Next to the grocery store, there was a store selling betel leaves. A large number of betel leaves were lined up in front of the store as if they were proud of it. The amount of leaves they sell is different from those found in other stores in town because they have their store in the market. The baskets were all full of betel leaves.
Myanmar people love to chew betel leaves and areca nuts together. It is called Kun in this country, the same thing that is called paan in India and betel nut in Taiwan. It is a favorite snack of the common people and is sold here and there in town. This store is one of many. While I was looking around, the man who owns the store was standing by the basket, hurriedly piling up betel leaves. The leaves were stacked in a neat circle. There seemed to be a way to stack them in a way that looked beautiful.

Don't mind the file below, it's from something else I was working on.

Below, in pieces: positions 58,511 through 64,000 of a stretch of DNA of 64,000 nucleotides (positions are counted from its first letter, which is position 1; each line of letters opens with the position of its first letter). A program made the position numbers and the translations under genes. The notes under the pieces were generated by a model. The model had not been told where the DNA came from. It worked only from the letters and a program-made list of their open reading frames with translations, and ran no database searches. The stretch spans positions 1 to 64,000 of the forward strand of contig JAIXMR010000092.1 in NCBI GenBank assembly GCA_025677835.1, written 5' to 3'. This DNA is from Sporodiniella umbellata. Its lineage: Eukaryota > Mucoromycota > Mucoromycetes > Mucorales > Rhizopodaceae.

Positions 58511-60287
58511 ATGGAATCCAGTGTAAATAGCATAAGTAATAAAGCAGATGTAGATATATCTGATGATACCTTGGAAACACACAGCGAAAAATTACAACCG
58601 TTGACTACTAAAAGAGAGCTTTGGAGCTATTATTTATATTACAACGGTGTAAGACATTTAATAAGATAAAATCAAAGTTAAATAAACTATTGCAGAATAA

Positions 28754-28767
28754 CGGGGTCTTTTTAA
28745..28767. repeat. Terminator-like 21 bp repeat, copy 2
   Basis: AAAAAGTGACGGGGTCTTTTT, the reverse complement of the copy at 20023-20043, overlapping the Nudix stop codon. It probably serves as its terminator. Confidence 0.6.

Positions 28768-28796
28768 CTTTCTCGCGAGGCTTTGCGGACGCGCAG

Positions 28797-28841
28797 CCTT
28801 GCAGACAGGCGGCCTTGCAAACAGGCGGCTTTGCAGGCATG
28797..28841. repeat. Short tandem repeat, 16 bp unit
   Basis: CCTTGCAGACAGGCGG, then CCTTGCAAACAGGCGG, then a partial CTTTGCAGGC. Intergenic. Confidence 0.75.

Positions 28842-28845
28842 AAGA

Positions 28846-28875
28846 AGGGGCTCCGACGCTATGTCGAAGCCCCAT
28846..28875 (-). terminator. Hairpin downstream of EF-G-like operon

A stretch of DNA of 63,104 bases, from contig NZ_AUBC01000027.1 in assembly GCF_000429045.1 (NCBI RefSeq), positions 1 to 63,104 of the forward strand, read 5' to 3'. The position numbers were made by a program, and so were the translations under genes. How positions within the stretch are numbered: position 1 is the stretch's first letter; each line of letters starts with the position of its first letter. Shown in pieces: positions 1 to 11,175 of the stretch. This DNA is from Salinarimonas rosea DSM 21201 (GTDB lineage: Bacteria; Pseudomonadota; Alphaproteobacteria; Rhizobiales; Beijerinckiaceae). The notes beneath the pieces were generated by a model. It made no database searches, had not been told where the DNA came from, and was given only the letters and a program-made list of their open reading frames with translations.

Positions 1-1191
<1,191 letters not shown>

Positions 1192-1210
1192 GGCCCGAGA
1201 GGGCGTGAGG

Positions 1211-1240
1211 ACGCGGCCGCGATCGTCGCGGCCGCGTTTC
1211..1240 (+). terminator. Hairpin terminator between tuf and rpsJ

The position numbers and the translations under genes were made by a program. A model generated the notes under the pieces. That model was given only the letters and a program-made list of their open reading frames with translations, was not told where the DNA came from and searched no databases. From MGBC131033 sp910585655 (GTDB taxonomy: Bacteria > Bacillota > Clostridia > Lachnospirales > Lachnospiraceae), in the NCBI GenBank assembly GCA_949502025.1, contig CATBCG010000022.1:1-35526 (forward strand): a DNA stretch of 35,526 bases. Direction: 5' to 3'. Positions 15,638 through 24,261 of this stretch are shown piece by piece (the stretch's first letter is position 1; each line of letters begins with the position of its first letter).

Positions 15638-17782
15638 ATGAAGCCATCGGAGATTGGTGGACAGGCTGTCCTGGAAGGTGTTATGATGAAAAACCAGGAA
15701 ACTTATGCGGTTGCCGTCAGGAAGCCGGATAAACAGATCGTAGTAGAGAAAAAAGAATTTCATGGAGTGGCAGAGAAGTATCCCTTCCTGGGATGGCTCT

When I walk around Myanmar, I often see stores selling Kun, but I have never tried it. No matter how many times I see it, it always looks hard and greenish. When I looked at the leaves again, the petiole growing assertively from the edge of the leaf did not look tasty at all.
|May 2019 IN THE CITY MYANMAR|
|BASKET LEAF MARKET PAAN THANLYIN|
May 12, 2019
July 26, 2022
SONY ALPHA 7R II
SONNAR T* FE 55MM F1.8 ZA